The top executives at 10 major hotel companies fired off a letter bearing all their signatures to Congress today, urging the Senate and the House of Representatives to support the adoption of the prudent guidelines for meetings oversight drawn up by the U.S. Travel Association, "instead of legislating rules that may unintentionally hinder economic recovery." Click here to read the full letter signed by Jay Witzel, president and CEO of Carlson Hotels Worldwide; Jay Rasulo, chairman of Walt Disney Parks and Resorts; Thomas W. Storey, president of Fairmont Hotels and Resorts; Christopher Nassetta, president and CEO of Hilton Hotels Corp.; Mark S. Hoplamazian, president and CEO of the Global Hyatt Corp.; James R. Abrahamson, president, the Americas, of the InterContinental Hotels Group; Jonathan Tisch, chairman and CEO of Loews Hotels; J.W. Marriott Jr., chairman and CEO of Marriott International; Frits van Paasschen, president and CEO of Starwood Hotels and Resorts Worldwide; and Stephen P. Holmes, chairman and CEO of Wyndham Worldwide.
Senator John Kerry (D-Mass.), a senior member of the Finance Committee, today announced plans to introduce legislation to curb certain spending practices by U.S. banks that received taxpayer dollars from the Troubled Asset Relief Program. The TARP Taxpayer Protection and Corporate Responsibility Act, sponsored by Kerry, would prevent any recipient of TARP funds from hosting, sponsoring or paying for conferences, holiday parties or entertainment events. Any TARP recipient that misused the funds would be fined and would be required to reimburse the government. Kerry's announcement, available here, follows reports that Northern Trust Bank, which received $1.6 billion in bailout assistance, hosted hundreds of employees and clients at expensive hotels in Beverly Hills and threw a series of parties in Hollywood last week that consisted of private dinners, cocktail parties and performances by Chicago and Sheryl Crow. The bank recently laid off almost 450 workers. To read a statement from Northern Trust, click here. Roger Dow of the US Travel Association, calling the outcry against such events a "witch hunt," also issued this statement on behalf of the industry. Reuters has reported Morgan Stanley today canceled client and executive events surrounding a professional golf tournament it is sponsoring in June.
The Asia-Pacific Incentives & Meetings Expo, held last week in Melbourne, Australia, set records for number of exhibitors (868) and number of visitors (3,584, excluding exhibitors), according to the show's organizers. Attendance was nearly 10 percent higher than at last year's show. More than half the exhibiting companies were from Australia and New Zealand, and 32 percent were from Asia. "When you consider the current economic situation and the devastating local bushfires, these results are really incredible and reflect the resilience of the meetings and incentive industry," said Paul Kennedy, group exhibition director for Reed Travel Exhibitions, in a statement.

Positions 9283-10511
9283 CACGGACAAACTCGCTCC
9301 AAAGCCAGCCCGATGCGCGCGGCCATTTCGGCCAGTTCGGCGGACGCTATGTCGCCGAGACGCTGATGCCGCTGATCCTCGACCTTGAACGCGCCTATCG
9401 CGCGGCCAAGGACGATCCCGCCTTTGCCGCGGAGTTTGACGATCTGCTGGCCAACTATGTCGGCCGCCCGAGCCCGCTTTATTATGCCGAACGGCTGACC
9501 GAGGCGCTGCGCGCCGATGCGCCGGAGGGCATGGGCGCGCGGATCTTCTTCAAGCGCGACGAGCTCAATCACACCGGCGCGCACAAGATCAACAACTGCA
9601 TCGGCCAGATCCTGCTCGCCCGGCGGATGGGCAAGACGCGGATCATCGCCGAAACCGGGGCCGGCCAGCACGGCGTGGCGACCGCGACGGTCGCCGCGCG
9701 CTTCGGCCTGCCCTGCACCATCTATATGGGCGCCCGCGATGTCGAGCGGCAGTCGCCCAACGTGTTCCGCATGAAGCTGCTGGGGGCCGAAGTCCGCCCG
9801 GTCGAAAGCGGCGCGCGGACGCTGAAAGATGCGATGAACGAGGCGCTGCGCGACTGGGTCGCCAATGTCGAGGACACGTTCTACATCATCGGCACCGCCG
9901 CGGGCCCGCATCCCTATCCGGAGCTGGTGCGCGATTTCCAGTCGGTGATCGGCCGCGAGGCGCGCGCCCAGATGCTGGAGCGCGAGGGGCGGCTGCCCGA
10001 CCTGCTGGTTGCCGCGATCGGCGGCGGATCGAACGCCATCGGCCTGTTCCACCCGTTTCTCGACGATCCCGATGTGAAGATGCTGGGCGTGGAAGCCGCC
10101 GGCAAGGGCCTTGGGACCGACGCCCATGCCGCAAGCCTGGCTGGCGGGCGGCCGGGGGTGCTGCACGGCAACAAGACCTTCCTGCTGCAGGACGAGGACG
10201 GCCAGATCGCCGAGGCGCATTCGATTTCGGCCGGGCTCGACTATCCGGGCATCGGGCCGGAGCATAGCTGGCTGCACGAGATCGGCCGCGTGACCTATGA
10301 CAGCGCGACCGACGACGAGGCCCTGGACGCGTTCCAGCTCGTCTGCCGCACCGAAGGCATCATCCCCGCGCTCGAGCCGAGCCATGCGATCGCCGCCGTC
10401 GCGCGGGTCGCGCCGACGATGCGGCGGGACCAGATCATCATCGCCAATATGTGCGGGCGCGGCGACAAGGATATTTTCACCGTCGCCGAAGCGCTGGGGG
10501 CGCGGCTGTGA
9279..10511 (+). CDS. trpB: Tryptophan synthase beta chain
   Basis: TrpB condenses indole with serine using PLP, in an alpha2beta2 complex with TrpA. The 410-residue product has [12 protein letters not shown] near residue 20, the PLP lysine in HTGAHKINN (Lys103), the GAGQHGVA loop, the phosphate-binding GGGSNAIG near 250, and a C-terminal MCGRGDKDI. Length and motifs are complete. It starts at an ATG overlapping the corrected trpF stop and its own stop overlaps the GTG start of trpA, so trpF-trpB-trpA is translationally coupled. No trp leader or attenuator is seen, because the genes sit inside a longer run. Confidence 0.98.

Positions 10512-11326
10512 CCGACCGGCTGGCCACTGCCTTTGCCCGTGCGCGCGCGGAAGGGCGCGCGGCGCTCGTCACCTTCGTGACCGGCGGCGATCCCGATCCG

The Orlando/Orange County Convention and Visitors Bureau's board of directors meet today to discuss and possibly vote on changes to how the agency is run. On Tuesday, Orange County commissioners and Mayor Rich Crotty said the bureau should start posting minutes online of the bureau's private board meetings, add an elected official to its executive committee, and make salary and benefit amounts public, according to a report in the Orlando Sentinel. "We believe that the requests by the mayor and county commission can provide a greater level of transparency needed in this current business climate while allowing the destination to remain competitive," said OOCCVB chairman and Walt Disney Parks & Resorts executive George Augel in a letter to CVB members. "Meetings will occur with Orange County to finalize implementation of recommendations." The CVB has been criticized in recent months by the local media business travel costs associated with its current president, Gary Sain, and spending more than $1 million combined on extra pay and benefits, a retirement package and a farewell party for its past president, Bill Peeper.
ASAE & The Center for Association Leadership last week released results of a new study that shows uncertainty about attendance at future association meetings but optimism for the growth of online education revenue. Approximately 8,500 professionals who belong to associations participated in the survey, conducted in December and January. Of those who attended a face-to-face association meeting such as an annual conference last year, 58 percent report a "high probability" of attending an in-person meeting this year, and about a third estimate a "low probability" of attending such an event. Of those who did not attend any in-person meetings last year, 18 percent report a "high probability" of doing so this year. John Graham, president and CEO of ASAE & The Center, said those numbers should not be alarming. "That validates what we've been seeing" over the past few years, he said. Still, association executives are bracing for decreased revenue from meetings this year: 80 percent expect revenue from trade shows and conferences to decrease in 2009, while 40 percent expect revenue from online education to increase. Graham said ASAE will repeat the study in six months.